Few things annoy me as much as when the news media engage in speculation about the motives behind things people do and say with minimal substantive basis on which to do so. Two examples have emerged in the last few hours in the wake of Mike Huckabee’s announcement last night that he won’t be running for the GOP Presidential nomination.
First, in thehill.com, Jamie Klatell tells us this (emphasis added) –
Huckabee did not mention any other candidates by name in his announcement, but he did make comments that could be a jab aimed at Indiana Gov. Mitch Daniels, whom many conservatives believe to be among the strongest potential Republican candidate.
“I don’t have an issue with my family being supportive — my wife actually has encouraged me to do it, despite knowing full-well that it will subject her and the rest of the family to some brutal and savage personal attacks,” Huckabee said.
Daniels has not made a decision on running, and his hesitation has been attributed to his wife’s concerns about the scrutiny of the campaign trail.
This is ridiculous. Does it not occur to Klatell that it is perfectly reasonable for Huckabee to make clear to the public the factors that did not lead to his decision in order to emphasize the significance of those that did? Is there any reason to think that Huckabee would want to go after Daniels in the way Klatell insinuates, especially when Daniels has not even entered the race? So what makes Klatell want to paint the picture this way?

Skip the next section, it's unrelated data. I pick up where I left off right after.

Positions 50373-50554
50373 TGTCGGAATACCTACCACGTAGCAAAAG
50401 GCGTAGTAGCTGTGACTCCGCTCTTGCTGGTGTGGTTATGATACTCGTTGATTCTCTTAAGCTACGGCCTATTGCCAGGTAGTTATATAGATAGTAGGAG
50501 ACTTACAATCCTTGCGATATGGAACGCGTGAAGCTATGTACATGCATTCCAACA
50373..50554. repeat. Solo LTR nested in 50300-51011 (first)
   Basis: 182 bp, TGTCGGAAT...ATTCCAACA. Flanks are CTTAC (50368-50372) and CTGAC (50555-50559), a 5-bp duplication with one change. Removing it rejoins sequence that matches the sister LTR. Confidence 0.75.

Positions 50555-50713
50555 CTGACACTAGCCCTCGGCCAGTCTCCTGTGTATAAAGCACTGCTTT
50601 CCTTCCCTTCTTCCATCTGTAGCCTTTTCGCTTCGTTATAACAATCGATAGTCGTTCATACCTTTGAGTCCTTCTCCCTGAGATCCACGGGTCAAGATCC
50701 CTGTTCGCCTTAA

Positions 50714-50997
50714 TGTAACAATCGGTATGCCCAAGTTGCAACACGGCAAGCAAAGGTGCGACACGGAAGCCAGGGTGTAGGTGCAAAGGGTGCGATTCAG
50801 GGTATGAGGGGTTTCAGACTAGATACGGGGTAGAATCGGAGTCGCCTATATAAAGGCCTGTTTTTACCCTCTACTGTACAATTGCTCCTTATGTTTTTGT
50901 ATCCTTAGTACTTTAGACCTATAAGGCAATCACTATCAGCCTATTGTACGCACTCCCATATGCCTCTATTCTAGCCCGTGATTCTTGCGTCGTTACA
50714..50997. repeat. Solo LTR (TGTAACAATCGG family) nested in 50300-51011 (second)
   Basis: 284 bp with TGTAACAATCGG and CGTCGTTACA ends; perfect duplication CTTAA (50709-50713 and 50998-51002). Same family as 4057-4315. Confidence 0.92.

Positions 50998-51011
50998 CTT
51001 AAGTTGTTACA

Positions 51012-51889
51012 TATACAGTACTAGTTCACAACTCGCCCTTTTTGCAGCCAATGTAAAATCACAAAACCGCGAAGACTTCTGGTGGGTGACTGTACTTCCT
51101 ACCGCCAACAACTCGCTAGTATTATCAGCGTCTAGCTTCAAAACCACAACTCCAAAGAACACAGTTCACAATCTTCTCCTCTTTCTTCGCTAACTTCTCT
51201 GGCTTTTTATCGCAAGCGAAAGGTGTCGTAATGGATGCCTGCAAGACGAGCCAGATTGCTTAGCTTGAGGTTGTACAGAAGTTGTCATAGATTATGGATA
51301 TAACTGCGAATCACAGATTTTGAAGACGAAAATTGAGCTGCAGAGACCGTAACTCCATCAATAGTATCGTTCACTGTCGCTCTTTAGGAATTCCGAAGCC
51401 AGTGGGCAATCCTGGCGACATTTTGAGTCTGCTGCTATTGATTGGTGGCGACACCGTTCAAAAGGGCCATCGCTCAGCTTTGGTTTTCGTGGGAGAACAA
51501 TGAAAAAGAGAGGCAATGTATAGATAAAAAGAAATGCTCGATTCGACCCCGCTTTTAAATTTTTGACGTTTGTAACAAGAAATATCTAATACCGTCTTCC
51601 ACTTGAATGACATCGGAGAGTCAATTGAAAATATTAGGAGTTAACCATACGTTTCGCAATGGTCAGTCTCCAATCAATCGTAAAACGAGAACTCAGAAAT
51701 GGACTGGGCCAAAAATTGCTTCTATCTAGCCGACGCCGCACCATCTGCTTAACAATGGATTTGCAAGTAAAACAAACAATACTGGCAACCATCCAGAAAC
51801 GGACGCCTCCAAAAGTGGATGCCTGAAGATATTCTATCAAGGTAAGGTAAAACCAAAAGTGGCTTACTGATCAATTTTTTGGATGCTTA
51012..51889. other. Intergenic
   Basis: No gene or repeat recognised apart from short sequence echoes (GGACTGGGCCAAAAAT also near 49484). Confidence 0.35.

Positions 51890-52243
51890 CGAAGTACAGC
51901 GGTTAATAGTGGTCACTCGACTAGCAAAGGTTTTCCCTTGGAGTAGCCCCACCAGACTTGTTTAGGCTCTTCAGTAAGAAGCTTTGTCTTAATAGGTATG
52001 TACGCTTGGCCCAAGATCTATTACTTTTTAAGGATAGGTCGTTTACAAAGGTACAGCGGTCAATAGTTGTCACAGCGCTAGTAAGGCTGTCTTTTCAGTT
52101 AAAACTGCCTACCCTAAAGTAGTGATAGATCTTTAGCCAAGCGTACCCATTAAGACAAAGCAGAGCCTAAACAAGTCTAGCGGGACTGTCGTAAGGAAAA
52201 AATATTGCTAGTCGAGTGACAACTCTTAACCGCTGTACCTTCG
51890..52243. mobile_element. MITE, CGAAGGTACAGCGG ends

Then National Journal’s Beth Reinhard searches the tea leaves and comes up with this (again, emphasis added) –
“[quoting Huckabee] For me, the decision is ultimately not a political one, a financial one, or even a practical one—it’s a spiritual one,’’ he said.
Perhaps, but it must also have been a financial one. While many politicians use money and celebrity to gain power, Huckabee appears to be reversing the equation, using his political clout as a means to fame, riches, and the bestseller list. Running for president would have meant giving up lucrative speaking gigs and a Fox News gig worth $500,000 a year through 2012. Last year, he broke ground on a beachfront home in Florida estimated to cost $3 million.
Really? It must have been? Even though he just told you it wasn’t? Even though he said on Fox News Sunday today (quoted by Politico) that “Up until just a few days ago… I honestly thought I would be in it”?
Claiming that you know what is in someone’s heart when you really have no way to know isn’t journalism. It’s arrogance.